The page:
Blog: Loyalty Cards and Network Branded Prepaid Make a Perfect Match in Emerging Markets (November 2012)
By David Parker, Polymath Consulting
Recently we saw the announcement by Nakumatt in Kenya—think Tesco in the U.K., Walmart in the United States—that it will convert all of its 1 million loyalty cards to prepaid MasterCard cards. Polymath Consulting worked with Diamond Trust Bank (DTB), one of the two issuing banks selected by Nakumatt, and believes this is a game changer in the African market for loyalty and payments.
In 2010/11, there were roughly only 20,000 prepaid payment cards in Kenya. Putting 1 million cards into the market, therefore, will have a huge effect. And, the effect is likely to be disproportionately greater than “just” adding 1 million cards, because the Kenyan banked population is only about 25 percent. In other words, 75 percent of Kenyans are unbanked. If we look at broader “financial inclusion,” and include M-PESA, the banked population jumps to approximately 50 percent, but you can’t pay for your bricks-and-mortar shopping, yet, with mobile payments.
Prepaid cards in many European countries, like Italy, are considered “light current accounts,” or in American terms checkless checking accounts. So, with the move by Nakumatt, what you have happening in Kenya is a supermarket group, through its loyalty program, offering a light current account to 1 million of its customers.
What will the supermarket gain? Well, for the first time, it will start seeing share of spend— not just spend levels—of its customers in its stores. For example, a customer might spend 500 Kenyan shillings in Nakumatt—Is the customer a good customer? Is she a VIP customer? Of course, the real question is not what customers spend today, but their potential spend. By seeing share of spend—assuming Nakumatt can encourage usage for everyday purchases across the board—the grocery chain can see what else its customers spend in other retailers and will be able to truly understand who are current VIP customers and, even more importantly, who might become a VIP customer. Who has the greatest potential spend that is not being spent in their outlets?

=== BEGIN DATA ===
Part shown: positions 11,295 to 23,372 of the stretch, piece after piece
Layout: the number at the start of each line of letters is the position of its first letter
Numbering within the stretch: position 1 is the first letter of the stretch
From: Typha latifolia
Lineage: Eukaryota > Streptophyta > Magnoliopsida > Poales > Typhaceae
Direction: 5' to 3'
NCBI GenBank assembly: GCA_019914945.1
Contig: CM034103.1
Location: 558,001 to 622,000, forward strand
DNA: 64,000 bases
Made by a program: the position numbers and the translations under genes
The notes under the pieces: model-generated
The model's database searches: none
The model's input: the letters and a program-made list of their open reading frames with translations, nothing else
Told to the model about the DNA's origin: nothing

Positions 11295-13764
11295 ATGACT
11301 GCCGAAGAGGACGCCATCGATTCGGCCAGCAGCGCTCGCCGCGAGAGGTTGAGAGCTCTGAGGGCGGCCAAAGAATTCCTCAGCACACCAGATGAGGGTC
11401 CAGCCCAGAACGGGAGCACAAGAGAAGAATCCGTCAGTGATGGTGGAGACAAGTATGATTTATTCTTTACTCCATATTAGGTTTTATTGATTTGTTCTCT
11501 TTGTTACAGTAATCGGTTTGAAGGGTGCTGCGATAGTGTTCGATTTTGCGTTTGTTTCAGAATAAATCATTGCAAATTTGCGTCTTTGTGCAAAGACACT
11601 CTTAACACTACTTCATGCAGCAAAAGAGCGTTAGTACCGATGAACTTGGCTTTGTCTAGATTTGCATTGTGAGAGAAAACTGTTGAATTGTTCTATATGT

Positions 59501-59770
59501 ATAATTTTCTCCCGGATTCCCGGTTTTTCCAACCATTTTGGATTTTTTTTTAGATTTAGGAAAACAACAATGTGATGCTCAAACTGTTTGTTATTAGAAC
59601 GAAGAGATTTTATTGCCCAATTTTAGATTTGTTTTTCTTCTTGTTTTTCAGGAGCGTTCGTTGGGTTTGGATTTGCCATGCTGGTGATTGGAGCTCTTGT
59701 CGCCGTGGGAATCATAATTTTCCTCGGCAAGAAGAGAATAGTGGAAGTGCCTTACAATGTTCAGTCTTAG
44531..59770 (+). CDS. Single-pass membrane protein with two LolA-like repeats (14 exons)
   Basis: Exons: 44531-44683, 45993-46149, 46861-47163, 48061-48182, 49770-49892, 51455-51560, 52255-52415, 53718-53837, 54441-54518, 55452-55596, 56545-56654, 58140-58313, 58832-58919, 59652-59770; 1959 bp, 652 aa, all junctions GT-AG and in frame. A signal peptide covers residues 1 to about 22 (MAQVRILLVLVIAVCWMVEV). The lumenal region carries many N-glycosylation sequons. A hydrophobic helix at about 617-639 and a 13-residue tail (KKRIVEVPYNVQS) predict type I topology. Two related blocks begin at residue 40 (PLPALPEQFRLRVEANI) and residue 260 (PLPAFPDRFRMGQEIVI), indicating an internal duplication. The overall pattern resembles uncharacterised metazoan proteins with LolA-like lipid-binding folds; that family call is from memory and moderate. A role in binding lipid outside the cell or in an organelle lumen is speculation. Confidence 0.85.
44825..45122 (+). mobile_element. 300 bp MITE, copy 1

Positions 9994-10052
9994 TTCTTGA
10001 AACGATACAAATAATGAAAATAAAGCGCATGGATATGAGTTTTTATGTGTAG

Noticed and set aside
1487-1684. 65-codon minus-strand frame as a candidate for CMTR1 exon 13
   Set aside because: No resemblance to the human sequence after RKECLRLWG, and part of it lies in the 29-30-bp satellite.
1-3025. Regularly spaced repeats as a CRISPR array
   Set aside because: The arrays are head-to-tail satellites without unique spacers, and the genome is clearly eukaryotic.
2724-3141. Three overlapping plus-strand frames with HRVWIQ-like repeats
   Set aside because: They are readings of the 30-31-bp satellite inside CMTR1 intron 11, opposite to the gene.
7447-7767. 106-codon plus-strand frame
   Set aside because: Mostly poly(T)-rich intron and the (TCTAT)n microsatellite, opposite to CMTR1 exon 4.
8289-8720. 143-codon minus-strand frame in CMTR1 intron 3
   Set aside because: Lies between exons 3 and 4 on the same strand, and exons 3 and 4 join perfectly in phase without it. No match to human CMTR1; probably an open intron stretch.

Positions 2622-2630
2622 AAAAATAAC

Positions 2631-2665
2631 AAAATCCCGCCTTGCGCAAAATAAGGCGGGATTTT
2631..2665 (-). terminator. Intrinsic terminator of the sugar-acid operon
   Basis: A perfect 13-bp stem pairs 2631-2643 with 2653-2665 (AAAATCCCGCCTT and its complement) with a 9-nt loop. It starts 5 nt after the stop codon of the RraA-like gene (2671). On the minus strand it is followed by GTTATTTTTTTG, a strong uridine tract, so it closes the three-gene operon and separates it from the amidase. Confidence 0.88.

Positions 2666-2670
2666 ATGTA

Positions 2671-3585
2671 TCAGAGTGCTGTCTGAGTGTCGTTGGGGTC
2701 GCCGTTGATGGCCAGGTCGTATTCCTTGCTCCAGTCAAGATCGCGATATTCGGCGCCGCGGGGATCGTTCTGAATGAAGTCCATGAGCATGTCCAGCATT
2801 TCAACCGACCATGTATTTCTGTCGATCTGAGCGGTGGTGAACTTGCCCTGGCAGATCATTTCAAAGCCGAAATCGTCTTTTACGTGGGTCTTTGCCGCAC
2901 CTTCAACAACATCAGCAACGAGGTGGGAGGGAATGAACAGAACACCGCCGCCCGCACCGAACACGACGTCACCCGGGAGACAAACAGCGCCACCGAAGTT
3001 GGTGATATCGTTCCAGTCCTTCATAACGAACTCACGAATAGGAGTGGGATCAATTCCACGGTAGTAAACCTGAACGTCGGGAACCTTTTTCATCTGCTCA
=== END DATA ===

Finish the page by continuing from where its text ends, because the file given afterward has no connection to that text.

Nakumatt plans to drive the spend through the card by offering loyalty points not just on spend in Nakumatt locations but also on transactions at the 10,000 local retailers that accept MasterCard and at any MasterCard retailers globally. This gives customers a real reason to use the card as their main payment tool in a market where many consumers have no other cards in their wallet, or if they do it’s often only an ATM card. The card will also be issued as contactless with Nakumatt putting in contactless terminals to drive POS transaction speed in its outlets. And, the card will be the world’s first multicurrency GPR card, and Kenya’s first multicurrency EMV card, enabling Nakumatt customers to spend not just in Kenya but also when they travel.
Polymath believes that in many emerging markets we will see major retailers look to convert their loyalty programs into combined loyalty payment solutions.
David Parker is the founder and CEO of Polymath Consulting, which works on projects and advises organizations across the cards and payments industry. Polymath Consulting and Parker are particularly well-known for their work on prepaid cards/e-wallets/mobile payments. Parker has worked with companies many geographies and across the complete value chain, helping banks with their overall prepaid strategy right through to market entry analysis; as well as working with telcos, processors and program managers on segment analysis, certification and membership applications. He can be reached at email@example.com.
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